PHILADELPHIA (AP) — The Latest on the SEPTA strike by about 4,700 transit workers in Philadelphia (all times local):
Frustrated commuters are calling on striking Philadelphia transit workers to make a deal as union members walked the picket lines for a third day and traffic congestion clogged city streets.
A union spokesman says contract talks are ongoing between its negotiators and the Southeastern Pennsylvania Transportation Authority.
The strike began early Tuesday after SEPTA and a union representing about 4,700 workers failed to reach a contract agreement.
Buses, trolleys and subways that provide about 900,000 rides a day have been shut down. Regional rail lines are experiencing delays as a result of increased rider demand as commuters scrambled to find another way into the city.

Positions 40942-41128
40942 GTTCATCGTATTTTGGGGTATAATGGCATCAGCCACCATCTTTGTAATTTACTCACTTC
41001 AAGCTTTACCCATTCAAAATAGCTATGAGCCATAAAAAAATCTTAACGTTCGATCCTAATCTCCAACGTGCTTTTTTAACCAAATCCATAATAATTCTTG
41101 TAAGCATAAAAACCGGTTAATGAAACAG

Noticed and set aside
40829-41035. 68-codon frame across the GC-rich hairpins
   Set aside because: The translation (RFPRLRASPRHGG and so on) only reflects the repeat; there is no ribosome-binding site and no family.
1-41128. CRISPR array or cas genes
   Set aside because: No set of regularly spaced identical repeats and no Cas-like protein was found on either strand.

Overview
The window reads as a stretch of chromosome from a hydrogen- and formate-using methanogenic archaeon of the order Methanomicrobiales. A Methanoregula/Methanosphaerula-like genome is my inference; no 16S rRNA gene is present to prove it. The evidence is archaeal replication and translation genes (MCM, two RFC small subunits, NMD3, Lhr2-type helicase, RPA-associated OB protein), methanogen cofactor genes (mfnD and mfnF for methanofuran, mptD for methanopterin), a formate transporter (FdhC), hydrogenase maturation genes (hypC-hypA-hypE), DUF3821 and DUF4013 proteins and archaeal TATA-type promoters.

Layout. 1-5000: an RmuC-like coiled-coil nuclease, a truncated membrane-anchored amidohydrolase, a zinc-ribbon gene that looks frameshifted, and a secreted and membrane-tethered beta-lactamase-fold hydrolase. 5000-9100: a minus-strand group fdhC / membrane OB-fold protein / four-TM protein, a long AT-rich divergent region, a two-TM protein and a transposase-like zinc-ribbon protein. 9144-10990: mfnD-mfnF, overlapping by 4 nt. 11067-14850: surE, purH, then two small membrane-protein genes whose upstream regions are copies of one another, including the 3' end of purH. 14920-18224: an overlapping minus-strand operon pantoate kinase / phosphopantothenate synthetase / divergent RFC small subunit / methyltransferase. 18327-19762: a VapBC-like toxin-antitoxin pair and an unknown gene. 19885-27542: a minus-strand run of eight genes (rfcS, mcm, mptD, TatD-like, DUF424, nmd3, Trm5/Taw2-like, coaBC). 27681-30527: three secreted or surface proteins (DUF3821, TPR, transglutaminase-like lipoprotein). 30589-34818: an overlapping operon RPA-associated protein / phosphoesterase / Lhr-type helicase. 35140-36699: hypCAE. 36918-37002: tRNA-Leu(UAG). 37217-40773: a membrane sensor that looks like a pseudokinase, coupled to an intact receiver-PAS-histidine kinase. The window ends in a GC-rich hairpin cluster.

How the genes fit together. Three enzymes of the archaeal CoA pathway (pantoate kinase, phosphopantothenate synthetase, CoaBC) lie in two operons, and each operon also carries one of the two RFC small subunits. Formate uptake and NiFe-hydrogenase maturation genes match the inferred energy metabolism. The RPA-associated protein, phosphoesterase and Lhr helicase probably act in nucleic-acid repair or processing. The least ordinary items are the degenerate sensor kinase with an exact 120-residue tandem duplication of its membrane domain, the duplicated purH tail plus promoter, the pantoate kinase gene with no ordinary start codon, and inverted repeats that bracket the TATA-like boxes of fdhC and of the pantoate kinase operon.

Commuters are bracing for a third day of traffic gridlock in Philadelphia as the city's transit agency urges the union representing about 4,700 striking workers to engage in good-faith negotiations to bring an end to the walkout.
The Southeastern Pennsylvania Transportation Authority said late Wednesday that a strike should be "an option of last resort," and when you have one, there needs to be added urgency to get a deal done.
SEPTA Board Chairman Pasquale T. Deon Sr. says on several occasions this week, SEPTA negotiators believed progress was being made, but Deon says the union "brought a halt to negotiations."
The union had not issued an official response to SEPTA's statement as of early Thursday morning.
The strike began at 12:01 a.m. Tuesday, shutting down buses, trolleys and subways.